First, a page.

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New members bolster national network of smart farms

Lethbridge College and Innovation Farms Powered by AgExpert have joined an initiative to promote smart farming.
The Glacier FarmMedia Discovery Farm near Langham, Sask., was one of the founding members of the Pan-Canadian Smart Farm Network.

WESTERN PRODUCER — A national network of smart farms led by Olds College that seeks to help producers is nearing the end of its first phase with the addition of new members in Alberta and Manitoba.

Lethbridge College has joined the Pan-Canadian Smart Farm Network, said Joy Agnew, vice-president of research at Olds College in Alberta.

The other new member is Innovation Farms Powered by AgExpert, which is part of the Manitoba-based Enterprise Machine Intelligence and Learning Initiative (EMILI), bringing the number of members across the prairie provinces to seven.

Agnew expected an eighth member would join soon, from Eastern Canada.

“And that will most likely be our last expansion site for now until we launch into the next phase of the smart farm network.”

The initiative aims to improve productivity and sustainability of farmers and ranchers by encouraging greater technology use. The network was partly launched in 2021 by the Olds College Smart Farm and the Lakeland College Student-Managed Farm in Vermilion, Alta.

The third founding member was the Glacier FarmMedia Discovery Farm in Langham, Sask., which is operated by the company that owns The Western Producer. Agnew said one function of the network is to showcase “what could be coming with the advancements of technology and computing power and artificial intelligence and everything else.”

However, it will also evaluate and demonstrate technologies, she said.

“We have to thread that line between being super future forward thinking, as well as practical and useful for growers and ranchers today.”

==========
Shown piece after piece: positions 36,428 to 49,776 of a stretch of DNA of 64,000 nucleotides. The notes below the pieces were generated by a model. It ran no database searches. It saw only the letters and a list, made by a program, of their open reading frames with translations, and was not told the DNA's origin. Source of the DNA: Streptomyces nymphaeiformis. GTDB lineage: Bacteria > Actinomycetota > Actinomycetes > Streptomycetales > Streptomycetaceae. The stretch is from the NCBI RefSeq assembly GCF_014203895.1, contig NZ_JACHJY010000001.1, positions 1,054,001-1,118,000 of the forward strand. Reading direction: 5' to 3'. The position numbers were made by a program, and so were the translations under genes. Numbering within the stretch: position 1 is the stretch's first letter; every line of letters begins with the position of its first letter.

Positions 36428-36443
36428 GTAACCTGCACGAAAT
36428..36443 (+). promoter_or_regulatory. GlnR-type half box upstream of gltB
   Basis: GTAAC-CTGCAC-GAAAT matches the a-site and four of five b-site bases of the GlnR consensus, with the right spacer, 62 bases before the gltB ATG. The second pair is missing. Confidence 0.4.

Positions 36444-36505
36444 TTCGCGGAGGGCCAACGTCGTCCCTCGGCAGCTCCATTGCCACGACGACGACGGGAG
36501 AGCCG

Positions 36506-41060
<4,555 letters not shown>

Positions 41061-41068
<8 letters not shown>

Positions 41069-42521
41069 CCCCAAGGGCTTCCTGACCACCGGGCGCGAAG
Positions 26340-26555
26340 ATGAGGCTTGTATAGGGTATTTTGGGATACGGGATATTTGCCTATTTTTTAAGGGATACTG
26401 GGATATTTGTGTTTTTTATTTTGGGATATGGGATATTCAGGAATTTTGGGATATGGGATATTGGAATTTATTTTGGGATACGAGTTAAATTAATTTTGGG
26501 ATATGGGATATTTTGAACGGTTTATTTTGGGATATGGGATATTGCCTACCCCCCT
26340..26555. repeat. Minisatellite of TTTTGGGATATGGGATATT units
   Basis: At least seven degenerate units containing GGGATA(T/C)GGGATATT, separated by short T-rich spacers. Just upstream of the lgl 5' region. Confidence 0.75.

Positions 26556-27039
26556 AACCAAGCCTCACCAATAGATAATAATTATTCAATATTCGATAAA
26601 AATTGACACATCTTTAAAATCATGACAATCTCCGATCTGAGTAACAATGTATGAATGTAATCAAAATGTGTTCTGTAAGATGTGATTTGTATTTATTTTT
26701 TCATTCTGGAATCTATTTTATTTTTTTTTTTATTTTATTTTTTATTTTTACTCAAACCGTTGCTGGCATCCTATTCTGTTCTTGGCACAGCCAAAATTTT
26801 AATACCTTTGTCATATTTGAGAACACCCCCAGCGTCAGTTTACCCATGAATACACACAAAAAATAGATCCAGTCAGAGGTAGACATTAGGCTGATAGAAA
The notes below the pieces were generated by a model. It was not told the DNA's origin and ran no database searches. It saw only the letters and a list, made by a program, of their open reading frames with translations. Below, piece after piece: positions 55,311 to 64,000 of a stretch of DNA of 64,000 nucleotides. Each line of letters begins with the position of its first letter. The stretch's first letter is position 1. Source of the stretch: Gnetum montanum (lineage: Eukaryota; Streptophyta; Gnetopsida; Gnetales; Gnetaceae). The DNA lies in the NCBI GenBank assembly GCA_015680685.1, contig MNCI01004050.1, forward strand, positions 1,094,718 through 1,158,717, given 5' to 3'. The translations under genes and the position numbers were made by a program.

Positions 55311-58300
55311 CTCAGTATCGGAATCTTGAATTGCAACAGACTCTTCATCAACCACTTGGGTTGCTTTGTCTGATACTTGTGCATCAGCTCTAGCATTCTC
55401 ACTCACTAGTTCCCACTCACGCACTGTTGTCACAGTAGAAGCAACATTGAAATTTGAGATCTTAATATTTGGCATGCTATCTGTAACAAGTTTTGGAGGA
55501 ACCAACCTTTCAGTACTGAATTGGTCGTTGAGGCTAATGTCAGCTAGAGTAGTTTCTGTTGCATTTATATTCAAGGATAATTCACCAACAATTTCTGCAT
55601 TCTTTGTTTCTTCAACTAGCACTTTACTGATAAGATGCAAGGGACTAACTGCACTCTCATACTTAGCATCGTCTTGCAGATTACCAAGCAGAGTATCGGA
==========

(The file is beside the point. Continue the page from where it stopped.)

The goal is to provide useful, independent and unbiased information, said Agnew.

“And we basically want to make sure that no technologies come to market or come to trade shows without being thoroughly tested and validated at a smart farm,” she said.


The Olds College Smart Farm is a 3,600-acre farm that allows people to demonstrate and evaluate new, cutting-edge technologies ranging from machine learning to autonomous farm machinery, lowering the risk for producers, said Agnew.

“We are set up basically to do projects, and work with partners and clients on developing and validating technologies and ideas, and then sharing the non-proprietary information with the public so they can learn. And they can see when a new idea is working in a system that’s similar to theirs, or at least in a similar region to theirs.”

Because Canada’s agriculture industry is so geographically widespread and diverse, “we wanted to cover as many of those different regions and production types and cropping systems …. as possible to get as much perspective or as much experience as possible,” she said.

The network includes the University of Saskatchewan Livestock and Forage Centre of Excellence near Saskatoon, along with Manitoba Beef and Forage Initiatives Inc. near Brandon.

The facilities at new member Lethbridge College include the Centre for Applied Research, Innovation and Entrepreneurship, said a statement by Olds College. “CARIE is able to support on-farm activities with a 385-acre irrigated research farm located just east of Lethbridge, numerous irrigation systems and technology, field-scale plots, crop production and a state-of-the-art grain-drying facility.”

The centre also contains more than 7,000 sq. feet of laboratory space, along with more than 20,000 sq. feet of controlled-environment agriculture facilities. The latter includes the Aquaculture Centre of Excellence and Centre for Sustainable Food Production.

The other new member, EMILI, is an industry-led non-profit with a specific focus on digital agriculture, including the Innovation Farms Powered by AgExpert.

The 5,500-acre commercial operation is a fully sensored seed farm that allows the network to study dryland crop production.

“We know that technological advancement leads to new and expanded businesses, new well-paying jobs, and the preservation of existing jobs,” said EMILI managing director Jacqueline Keena in a statement from Olds College.